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Essay on the Search for Freedom in Kate Chopin’s The Story of an Hour

Search for Freedom in The Story of an Hour

In the early 1900s, marriage was comparable to a master-and-slave relationship. The role of the woman in the marriage was minimal. The woman’s place was in the house, caring for the children, cleaning the house, and doing other “womanly” tasks. Chained to their husbands, marriage became prison to many women; the only means of breaking free from these bonds being the death of a husband. In Kate Chopin’s “The Story of an Hour,” Mrs. Mallard lives for an hour, experiencing rebirth into freedom and death when that freedom is lost.

While sitting downstairs, Mrs. Mallard grieves over the loss of her husband, and over her new-found freedom. His death tears out everything from right underneath her very own feet. Dependent and heartbroken, everything she relies on her husband for has now become her responsibility. Weeping “with sudden, wild abandonment….,” Mrs. Mallard allows her emotions over her husband’s death to flow freely, thus…

Free Will in Anthony Burgess’ A Clockwork Orange

Free Will versus Predestination in A Clockwork Orange

Burgess raises the oppositions of free will and predestination in various of his novel, A Clockwork Orange. The author describes his own faith as alternating between residues of Pelagianism and Augustinianism. Pelagianism denies that God has predestined, or pre-ordained, or planned, our lives. A consequence of this is that salvation is effectively within human power (as God hasn’t set it down for each of us, it’s within our control), which eventually leads to a denial of original sin. Refutation of this eventually came from Augustine, who (a) fiercely upheld the doctrine of original sin, and (b) defended the orthodox doctrine of predestination from the implicit paradox with free choice of salvation (ie., while God has created us, and effectively writes the whole story of each of our lives, the ultimate choice between accepting or rejecting his salvation is ours) with a claim that yes, our nature is laid down when he creates us, but he effectively looks the other way (a “left hand not knowing what the right hand is doing” scenario) when it comes to that ultimate decision, so that the decision of salvation (though not the absolute power over it that Pelagius described) is ours. Or, at least, that’s how Burgess saw it.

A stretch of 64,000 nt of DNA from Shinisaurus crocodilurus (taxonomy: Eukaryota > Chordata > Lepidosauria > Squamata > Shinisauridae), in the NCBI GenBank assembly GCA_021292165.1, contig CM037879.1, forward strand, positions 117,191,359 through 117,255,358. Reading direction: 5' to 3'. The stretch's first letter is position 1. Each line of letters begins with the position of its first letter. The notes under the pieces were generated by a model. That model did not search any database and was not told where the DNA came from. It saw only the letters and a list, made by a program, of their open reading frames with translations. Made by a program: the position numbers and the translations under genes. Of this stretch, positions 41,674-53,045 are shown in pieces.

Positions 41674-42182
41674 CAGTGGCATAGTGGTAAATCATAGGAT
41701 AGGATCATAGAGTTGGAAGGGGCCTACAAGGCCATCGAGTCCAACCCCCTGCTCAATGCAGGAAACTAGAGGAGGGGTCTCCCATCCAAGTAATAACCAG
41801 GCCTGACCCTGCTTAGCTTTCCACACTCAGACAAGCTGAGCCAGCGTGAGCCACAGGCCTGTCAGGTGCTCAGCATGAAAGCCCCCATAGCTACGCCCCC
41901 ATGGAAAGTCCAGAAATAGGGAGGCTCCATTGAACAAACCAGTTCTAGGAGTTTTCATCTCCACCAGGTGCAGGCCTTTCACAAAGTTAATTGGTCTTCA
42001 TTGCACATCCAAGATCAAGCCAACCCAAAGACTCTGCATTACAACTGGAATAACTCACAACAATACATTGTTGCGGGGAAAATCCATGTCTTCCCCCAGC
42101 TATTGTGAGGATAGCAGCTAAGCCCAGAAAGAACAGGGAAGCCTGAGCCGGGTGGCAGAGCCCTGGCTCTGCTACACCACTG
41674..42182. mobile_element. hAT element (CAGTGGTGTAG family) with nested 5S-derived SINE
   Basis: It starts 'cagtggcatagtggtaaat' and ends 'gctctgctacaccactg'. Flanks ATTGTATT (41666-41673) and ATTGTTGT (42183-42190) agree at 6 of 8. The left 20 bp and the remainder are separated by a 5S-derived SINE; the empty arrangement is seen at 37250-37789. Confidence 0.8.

In the history of the church the classic controversy concerning the nature of the Fall and its effects is that waged by Augustine at the beginning of the 5th century against the advocates of the Pelagian heresy. The latter taught that Adam’s sin affected only himself and not the human race as a whole, that every individual is born free from sin and capable in his own power of living a sinless life, and that there had even been persons who had succeeded in doing so. The controversy and its implications may be studied with profit in Augustine’s anti-Pelagian writings. Pelagianism, with its affirmation of the total ability of man, came to the fore again in the Socinianism of the 16th and 17th centuries, and continues under the guise of modern humaninstic religion. A halfway position is taken by the Roman Catholic Church, which teaches that what man lost through the Fall was a supernatural gift of original righteousness that did not belong properly to his being as man but was something extra added by God (donum superadditum), with the consequence that the Fall left man in his natural state as created (in puris naturalibus): he has suffered a negative rather than a positive evil; deprivation rather than depravation.

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